Date of Award


Document Type


Degree Name

Doctor of Philosophy (PhD)


Electrical and Computer Engineering

First Advisor

Pratul K. Ajmera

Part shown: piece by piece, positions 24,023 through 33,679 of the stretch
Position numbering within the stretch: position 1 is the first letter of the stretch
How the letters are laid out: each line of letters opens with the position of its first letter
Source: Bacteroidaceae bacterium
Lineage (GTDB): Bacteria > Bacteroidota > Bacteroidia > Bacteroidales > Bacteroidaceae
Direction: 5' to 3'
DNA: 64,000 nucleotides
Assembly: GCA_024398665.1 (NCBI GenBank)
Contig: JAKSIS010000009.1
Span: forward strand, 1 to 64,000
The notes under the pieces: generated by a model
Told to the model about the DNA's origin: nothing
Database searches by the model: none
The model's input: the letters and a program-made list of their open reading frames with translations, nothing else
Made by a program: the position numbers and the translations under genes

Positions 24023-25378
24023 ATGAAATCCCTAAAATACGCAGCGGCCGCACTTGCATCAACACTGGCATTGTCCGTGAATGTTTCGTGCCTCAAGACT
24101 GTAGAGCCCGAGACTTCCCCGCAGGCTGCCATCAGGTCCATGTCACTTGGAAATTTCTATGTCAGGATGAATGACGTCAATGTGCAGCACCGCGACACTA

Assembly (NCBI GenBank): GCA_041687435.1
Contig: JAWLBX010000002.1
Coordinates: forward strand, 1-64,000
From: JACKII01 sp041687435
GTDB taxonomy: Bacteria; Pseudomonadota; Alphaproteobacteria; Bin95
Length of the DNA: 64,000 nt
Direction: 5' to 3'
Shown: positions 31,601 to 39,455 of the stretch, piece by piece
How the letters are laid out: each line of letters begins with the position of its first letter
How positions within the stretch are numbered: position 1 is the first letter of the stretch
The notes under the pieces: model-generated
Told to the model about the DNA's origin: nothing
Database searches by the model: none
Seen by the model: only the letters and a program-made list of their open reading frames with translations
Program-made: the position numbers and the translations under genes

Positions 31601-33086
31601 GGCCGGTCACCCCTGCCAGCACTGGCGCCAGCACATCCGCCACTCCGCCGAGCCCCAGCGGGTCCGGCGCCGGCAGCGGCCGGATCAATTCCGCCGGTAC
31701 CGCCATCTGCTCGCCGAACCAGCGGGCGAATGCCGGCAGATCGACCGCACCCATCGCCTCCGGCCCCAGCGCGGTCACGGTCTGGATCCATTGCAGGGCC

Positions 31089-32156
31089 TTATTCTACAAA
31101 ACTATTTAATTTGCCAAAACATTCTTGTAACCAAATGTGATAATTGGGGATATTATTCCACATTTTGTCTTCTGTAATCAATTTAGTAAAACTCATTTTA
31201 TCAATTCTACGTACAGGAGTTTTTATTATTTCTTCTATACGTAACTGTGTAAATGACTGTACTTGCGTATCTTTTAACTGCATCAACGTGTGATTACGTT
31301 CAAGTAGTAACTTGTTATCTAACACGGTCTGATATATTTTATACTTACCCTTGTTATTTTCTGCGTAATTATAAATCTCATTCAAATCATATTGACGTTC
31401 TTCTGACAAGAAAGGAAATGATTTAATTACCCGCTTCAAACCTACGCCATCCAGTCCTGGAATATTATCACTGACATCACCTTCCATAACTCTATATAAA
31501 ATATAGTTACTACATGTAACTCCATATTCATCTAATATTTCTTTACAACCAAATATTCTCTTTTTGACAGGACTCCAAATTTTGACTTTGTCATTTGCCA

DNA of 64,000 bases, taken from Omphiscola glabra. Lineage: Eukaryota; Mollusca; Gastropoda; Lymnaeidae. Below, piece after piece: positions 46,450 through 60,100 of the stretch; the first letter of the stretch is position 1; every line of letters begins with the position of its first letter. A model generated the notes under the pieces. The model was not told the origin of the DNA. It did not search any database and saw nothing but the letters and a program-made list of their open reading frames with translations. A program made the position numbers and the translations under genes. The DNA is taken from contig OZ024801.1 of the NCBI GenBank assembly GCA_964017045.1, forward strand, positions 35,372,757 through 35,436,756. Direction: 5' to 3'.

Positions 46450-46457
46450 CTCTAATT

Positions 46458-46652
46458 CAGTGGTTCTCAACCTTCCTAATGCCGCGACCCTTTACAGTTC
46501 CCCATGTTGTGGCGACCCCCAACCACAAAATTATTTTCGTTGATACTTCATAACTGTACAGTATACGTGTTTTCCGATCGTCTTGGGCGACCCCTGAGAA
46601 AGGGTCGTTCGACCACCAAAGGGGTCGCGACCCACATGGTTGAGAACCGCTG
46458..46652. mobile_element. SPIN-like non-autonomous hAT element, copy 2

Process characterization details along with the electrical properties of plasma enhanced chemical vapor deposited silicon nitride and oxynitride films are reported, for the first time, using disilane as the silicon source. Two regimes of deposition, namely excess-disilane regime and excess-ammonia regime, were observed for deposition of silicon nitride films using disilane, ammonia and helium. Films deposited under process conditions falling at the boundary of these two regimes had deposition rates that were mostly dependent on rf power and gas flow ratio resulting in highly repeatable film qualities. Silicon nitride films deposited on Si wafers at 250°C and post-metallization annealed in N2 ambient at 420°C exhibited fixed effective interface charge density of ∼3 x 1011 cm-2 and minimum interface state density of 2--3 x 1011cm -2 eV-1. The net bulk and interface charge density, charge trap density, interface trap density in the midbandgap region, and leakage current through the films were all lower for films that received a post-metallization anneal in both N2 and forming gas ambients compared to the values for films annealed in either N2 or forming gas ambients alone. All films exhibited higher instability due to hole trapping under negative gate bias stressing than due to electron trapping under positive gate bias stressing. Silicon oxynitride films were deposited by introducing N2O gas into the disilane/ammonia/helium gas system. Films deposited using higher N2O flow rates exhibited higher net effective fixed interface charge densities. The charge trapping in the films decreased with increasing N 2O flow rates employed in deposition except at the highest N2O flow rate investigated. In general, a turn-around behavior was observed in the trend for several electrical properties of the oxynitride films with increasing N2O flow rates. All the oxynitride films examined exhibited fewer occurrences of extrinsic breakdown compared to silicon nitride films, indicating reduction of pinhole density in the oxynitride films. Reviewing the overall properties of these films, it was deduced that the silicon oxynitride films deposited using NH3 to N2O flow rate of 20 in the present system would be the most practical choice for their use as gate dielectric films in thin film transistor applications.